hnston was 11 and living in India

Smithers gets a taste of Johnston’s seaside café

When Adrienne Johnston was 11 and living in India, she and a friend dug a pit outside to cook fenugreek, potatoes and fresh chapattis.

When Adrienne Johnston was 11 and living in India, she and a friend dug a pit outside to cook fenugreek, potatoes and fresh chapattis.

Today, even after 17 years of creating new dishes for her Cow Bay Café in Prince Rupert, Johnston says she recalls no taste better than that simple dish.

“It was so good,” she says, laughing. “I remember thinking that I wanted to share it with as many people as I could.”

Johnston has done that, first by opening her small seaside café (“We can seat about 29 if you let me have my way”), and now, at the urging of many customers, with her cookbook—No More Secrets: Recipes from the Cow Bay Café.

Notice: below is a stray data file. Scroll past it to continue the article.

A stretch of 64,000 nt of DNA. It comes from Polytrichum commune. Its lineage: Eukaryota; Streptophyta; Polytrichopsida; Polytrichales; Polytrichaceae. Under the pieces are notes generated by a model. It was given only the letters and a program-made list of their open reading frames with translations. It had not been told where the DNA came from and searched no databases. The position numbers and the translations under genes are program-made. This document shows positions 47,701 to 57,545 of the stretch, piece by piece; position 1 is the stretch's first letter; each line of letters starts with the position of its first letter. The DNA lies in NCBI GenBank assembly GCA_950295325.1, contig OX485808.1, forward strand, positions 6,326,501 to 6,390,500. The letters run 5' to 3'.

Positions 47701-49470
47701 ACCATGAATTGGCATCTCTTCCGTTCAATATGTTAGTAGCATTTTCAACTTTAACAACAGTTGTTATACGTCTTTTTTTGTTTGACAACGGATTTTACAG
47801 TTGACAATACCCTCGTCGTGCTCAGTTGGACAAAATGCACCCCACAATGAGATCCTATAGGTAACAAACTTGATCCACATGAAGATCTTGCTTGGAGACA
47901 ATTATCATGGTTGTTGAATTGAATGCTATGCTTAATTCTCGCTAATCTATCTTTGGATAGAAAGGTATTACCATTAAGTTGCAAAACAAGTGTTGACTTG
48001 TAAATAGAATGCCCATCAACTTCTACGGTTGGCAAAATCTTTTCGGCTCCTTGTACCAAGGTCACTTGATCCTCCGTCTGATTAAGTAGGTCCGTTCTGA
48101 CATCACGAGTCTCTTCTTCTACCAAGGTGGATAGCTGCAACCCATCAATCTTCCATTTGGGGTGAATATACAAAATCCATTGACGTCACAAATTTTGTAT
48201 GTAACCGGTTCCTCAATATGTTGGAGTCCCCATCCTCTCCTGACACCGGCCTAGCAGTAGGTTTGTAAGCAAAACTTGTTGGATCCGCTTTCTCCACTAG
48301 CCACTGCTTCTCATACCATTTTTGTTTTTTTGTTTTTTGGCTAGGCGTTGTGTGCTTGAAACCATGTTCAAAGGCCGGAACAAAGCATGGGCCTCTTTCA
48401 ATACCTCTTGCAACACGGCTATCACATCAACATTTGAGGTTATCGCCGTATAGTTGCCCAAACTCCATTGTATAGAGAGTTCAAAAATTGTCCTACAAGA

Seafood dishes, such as crab cakes and fish chowder, were among the most requested. But Johnston goes well beyond fish and chips.

“I try and present them with something that’s local, but exciting,” she says.

Many of Johnston’s creations combine flavours from around the word.

“My dad was an army man, and we just got sent wherever he had to go,” she says. “There’s six of us children, and we’re all born in different places.”

A former children’s librarian, Johnston will feel at home in the Smithers Library on May 9, where she will share some café secrets at 7 p.m.

 

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